Dominion Hockey Challenge Cup
This was the first name of the trophy before it became known as the Stanley Cup. When Lord Stanley purchased the first trophy, it wasn’t yet referred to as the Stanley Cup. This would come later, as professional leagues took over the distribution of the trophy and decided to honor its purchaser.
Early on, however, while amateur teams still competed for the award in Eastern Canada, the tournament among them was called the Dominion Hockey Challenge. Canada was known as a dominion of England at the time, a term that meant a self-governing nation owned by the British. Therefore, the founders of the tournament and its trophy selected this term to reference the territory in which it occurred. The vast majority of hockey fans don’t refer to the trophy by using this nickname, but it’s a vital part of the beautiful award’s history.
Lord Stanley’s Mug
The top of the Stanley Cup looks like a bowl or mug, making it a perfect, albeit maybe too large, drinking vessel. Many players, coaches, and management professionals, as well as their friends and family, have done just that. Every year after the trophy is handed to the victorious team, all personnel working for the championship squad get to take the Stanley Cup around for a day in a location of their choosing. They typically take advantage of this relatively new policy, which started in 1995, by celebrating it with people they love.
As a result, there have been several instances of Stanley Cup imbibing. Kids have drunk chocolate milk out of the trophy, it has served as a cooler at parties, celebrating family members of players have chugged beer out of Lord Stanley’s Mug, it has operated as a convenient bowl for an ice cream sundae, and a player even filled the trophy with dog food and let his pup eat out of the top. Therefore, “Lord Stanley’s Mug” is a fitting nickname for the Stanley Cup.
The Greatest Trophy in Sports
While this nickname for the Stanley Cup is tough to prove, many people in the hockey world refer to the trophy with this moniker. Besides many believing the NHL playoffs are the most grueling in sports, which makes it the most difficult to win, the trophy itself is also pretty impressive. Standing at just under 3 feet tall and weighing about 35 pounds, the award is one of the largest in worldwide athletic competitions.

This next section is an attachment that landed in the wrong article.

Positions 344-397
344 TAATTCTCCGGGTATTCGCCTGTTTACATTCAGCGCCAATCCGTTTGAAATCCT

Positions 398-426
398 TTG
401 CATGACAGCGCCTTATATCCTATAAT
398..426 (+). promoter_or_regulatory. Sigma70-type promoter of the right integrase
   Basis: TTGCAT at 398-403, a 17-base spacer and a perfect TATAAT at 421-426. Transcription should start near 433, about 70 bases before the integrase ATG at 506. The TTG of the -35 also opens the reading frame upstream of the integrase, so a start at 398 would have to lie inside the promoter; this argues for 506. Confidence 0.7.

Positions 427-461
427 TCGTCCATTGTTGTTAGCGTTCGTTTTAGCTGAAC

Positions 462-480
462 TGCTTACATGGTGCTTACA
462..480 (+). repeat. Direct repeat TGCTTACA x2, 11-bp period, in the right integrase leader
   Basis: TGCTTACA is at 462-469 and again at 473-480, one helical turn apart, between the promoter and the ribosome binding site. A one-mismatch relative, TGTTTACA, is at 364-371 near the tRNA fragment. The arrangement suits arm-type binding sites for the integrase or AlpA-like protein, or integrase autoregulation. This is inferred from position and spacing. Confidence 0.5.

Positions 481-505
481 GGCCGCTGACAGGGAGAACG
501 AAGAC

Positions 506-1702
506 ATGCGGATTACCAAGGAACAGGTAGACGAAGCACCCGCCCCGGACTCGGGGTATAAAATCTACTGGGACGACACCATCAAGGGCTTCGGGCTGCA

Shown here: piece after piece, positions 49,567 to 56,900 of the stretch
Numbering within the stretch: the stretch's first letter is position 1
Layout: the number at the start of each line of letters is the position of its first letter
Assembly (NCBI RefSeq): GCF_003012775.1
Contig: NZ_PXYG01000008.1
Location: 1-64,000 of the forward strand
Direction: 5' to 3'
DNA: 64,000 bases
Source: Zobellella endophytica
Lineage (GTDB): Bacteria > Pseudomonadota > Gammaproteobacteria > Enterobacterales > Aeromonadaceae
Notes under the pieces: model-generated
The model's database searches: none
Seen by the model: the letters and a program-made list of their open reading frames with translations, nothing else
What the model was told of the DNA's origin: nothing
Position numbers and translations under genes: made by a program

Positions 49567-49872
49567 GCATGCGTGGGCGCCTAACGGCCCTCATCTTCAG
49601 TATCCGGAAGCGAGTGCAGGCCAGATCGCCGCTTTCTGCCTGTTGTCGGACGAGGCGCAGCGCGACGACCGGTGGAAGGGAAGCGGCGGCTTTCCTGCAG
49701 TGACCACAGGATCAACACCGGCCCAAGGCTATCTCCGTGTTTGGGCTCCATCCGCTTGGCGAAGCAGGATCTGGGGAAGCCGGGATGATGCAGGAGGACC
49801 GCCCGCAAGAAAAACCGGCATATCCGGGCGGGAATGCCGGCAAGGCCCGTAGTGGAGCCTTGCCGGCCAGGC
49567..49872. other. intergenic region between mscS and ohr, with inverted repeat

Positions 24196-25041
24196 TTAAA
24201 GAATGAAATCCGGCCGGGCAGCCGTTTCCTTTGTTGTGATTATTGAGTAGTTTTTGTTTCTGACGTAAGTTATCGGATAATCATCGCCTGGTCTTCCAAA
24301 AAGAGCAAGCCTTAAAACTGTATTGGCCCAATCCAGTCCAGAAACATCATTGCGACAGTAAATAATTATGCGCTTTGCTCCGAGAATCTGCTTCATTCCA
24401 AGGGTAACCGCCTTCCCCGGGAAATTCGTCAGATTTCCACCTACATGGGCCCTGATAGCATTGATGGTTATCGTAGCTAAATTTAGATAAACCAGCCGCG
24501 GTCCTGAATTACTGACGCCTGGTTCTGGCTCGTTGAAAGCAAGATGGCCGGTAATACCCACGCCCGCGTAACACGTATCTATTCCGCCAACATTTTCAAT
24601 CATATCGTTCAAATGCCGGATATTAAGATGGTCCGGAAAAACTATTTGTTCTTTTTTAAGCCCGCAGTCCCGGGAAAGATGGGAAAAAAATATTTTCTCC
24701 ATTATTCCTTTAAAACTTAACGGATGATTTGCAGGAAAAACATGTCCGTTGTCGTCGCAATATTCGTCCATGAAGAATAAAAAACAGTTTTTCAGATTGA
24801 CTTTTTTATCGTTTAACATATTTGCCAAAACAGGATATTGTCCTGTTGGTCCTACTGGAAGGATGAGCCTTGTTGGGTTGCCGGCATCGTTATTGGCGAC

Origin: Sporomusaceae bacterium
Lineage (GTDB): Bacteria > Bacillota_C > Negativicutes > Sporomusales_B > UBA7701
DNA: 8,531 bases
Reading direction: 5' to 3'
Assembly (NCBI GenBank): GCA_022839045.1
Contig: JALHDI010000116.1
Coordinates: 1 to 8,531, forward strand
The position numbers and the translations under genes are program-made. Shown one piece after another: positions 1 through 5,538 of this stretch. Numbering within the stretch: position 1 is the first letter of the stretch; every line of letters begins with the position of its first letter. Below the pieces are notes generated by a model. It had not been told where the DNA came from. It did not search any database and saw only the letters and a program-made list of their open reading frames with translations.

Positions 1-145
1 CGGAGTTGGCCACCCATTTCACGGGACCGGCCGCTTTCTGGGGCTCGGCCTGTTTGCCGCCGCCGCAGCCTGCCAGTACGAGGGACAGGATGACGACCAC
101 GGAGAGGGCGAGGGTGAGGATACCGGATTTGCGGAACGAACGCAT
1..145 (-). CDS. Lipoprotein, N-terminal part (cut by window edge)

The ceremony in which they present the award on the ice to the winning team immediately after clinching victory has become a fan favorite event. Bettman, along with The Cup’s handler, Phil Pritchard, whose sole job is to ensure the safety of the trophy, carries the award out to a stand where Bettman gives a speech and then hands the Stanley Cup to the captain of the winning team. Every member of the winning team then gets a few precious seconds with the trophy, lifting the award above their heads and shouting in relief that they’ve emerged victorious.
The Stanley Cup is also rare in the fact that each player who has ever won is featured on the trophy for a certain period of time. Because it’s the only trophy in sports where every winning player is featured on it, the bands with names etched onto it are retired when there’s no longer room for them and are placed in the Hockey Hall of Fame. This dedication to honoring champions also makes it a unique trophy, earning it the grand nickname of “The Greatest Trophy in Sports.”
For a trophy with so much history and appeal, it’s no wonder that it has so many nicknames attached to it. No matter what people call the Stanley Cup and how much animosity can arise among rival fan bases whose teams are vying for it, all hockey fans are in agreement that this trophy is truly special. Fans can find Stanley Cup memorabilia and other sports collectibles, including officially licenses sports apparel for all leagues, at Fanatics.